Former Airline Pilot Terry Tozer has said that it is a “basic principle” that people should not be allowed to fly if they are drunk, after the Home Office launched a review into alcohol being served in airports.
The review looks into whether high street licensing laws should be extended into departure halls in airports.
This would mean no alcohol would be served before 10am.
Mr Tozer told talkRADIO’s Matthew Wright: “It is actually illegal to be drunk on an aircraft – that is law according to the Civil Aviation Authority.
“I think it is just a basic principle that if people are inebriated they shouldn’t fly.”
The former pilot also explained how he has had to stop people getting on his flights before.
“Fortunately I have not had people being disrupted on my flight but I have had people coming up the steps of the aircraft that probably should not have been allowed that far,” he said.
“I am afraid I have upset people on one occasion by refusing them entry.”
'Selling ridiculous amounts of alcohol'
Mr Tozer said that often the problem of drunk passengers gets passed “up the line” rather than being dealt with.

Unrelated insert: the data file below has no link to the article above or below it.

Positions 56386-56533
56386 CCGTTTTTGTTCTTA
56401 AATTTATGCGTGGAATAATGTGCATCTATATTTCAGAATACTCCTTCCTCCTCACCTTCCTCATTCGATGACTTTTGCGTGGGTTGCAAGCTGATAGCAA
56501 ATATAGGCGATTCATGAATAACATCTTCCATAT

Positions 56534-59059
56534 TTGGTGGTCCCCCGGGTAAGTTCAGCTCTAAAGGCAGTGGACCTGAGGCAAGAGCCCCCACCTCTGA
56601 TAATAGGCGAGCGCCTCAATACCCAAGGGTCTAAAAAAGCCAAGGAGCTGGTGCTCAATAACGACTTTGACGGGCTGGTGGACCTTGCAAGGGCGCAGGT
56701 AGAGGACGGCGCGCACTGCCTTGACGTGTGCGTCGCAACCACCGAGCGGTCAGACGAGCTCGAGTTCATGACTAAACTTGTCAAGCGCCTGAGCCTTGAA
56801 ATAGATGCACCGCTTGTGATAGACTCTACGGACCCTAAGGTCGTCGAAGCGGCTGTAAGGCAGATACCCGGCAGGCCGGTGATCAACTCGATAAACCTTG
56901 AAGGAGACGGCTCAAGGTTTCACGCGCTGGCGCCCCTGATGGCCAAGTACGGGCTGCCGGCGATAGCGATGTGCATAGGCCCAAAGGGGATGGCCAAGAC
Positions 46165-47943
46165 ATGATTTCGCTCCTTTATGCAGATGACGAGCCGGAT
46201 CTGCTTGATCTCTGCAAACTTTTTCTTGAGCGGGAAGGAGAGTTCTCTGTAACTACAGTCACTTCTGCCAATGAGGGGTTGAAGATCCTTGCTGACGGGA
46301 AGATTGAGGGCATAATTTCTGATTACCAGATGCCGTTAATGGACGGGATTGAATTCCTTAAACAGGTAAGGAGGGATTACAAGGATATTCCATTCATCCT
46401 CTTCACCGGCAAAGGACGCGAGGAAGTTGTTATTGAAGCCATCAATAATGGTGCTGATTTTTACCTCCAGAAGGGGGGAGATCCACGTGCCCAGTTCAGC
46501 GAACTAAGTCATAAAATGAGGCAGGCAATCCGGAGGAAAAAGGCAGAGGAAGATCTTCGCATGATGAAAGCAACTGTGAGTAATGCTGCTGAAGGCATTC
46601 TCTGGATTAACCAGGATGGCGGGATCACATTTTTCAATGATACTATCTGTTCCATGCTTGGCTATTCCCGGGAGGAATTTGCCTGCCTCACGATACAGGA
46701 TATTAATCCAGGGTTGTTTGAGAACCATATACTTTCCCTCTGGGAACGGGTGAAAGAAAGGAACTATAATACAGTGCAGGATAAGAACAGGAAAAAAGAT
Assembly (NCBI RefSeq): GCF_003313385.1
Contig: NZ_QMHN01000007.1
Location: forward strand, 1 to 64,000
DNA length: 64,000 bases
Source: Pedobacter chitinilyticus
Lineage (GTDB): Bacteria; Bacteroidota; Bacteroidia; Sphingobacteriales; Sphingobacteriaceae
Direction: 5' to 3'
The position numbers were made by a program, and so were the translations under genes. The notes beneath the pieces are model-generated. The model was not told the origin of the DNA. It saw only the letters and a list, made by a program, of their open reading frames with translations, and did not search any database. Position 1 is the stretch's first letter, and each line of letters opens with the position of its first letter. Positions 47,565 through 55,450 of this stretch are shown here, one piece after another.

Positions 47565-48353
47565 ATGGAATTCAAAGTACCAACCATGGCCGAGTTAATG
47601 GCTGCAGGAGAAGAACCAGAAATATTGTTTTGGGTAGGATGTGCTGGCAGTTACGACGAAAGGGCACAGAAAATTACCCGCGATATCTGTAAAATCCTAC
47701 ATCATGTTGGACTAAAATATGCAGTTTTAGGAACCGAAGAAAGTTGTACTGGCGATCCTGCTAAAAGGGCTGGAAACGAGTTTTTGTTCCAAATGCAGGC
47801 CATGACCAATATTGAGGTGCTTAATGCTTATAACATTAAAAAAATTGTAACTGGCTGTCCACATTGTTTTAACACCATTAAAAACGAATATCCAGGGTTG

“The problem is what you find that the parcel gets passed up the line,” he said.
“The person at check-in does not want to deal with them, then they get lumbered with it at the gate so they have got a difficult decision.
“When they get as far as the aircraft, the cabin crew have got to make a decision or eventually the captain.
“I think there needs to be a little more awareness and do we have to be selling ridiculous amounts of alcohol at airports anyway?”
'It is how they behave'
The proposal of restricting serving times of alcohol was called “questionable” by Mr Tozer.
“I think time restrictions are probably questionable so I can understand why the two drink limit has come up,” he said.
“It is a relatively easy and simple way of controlling the issue.
“If people would behave responsibly you would not have the problem.
“It is not so much how much they have drunk, it is about how they behave.”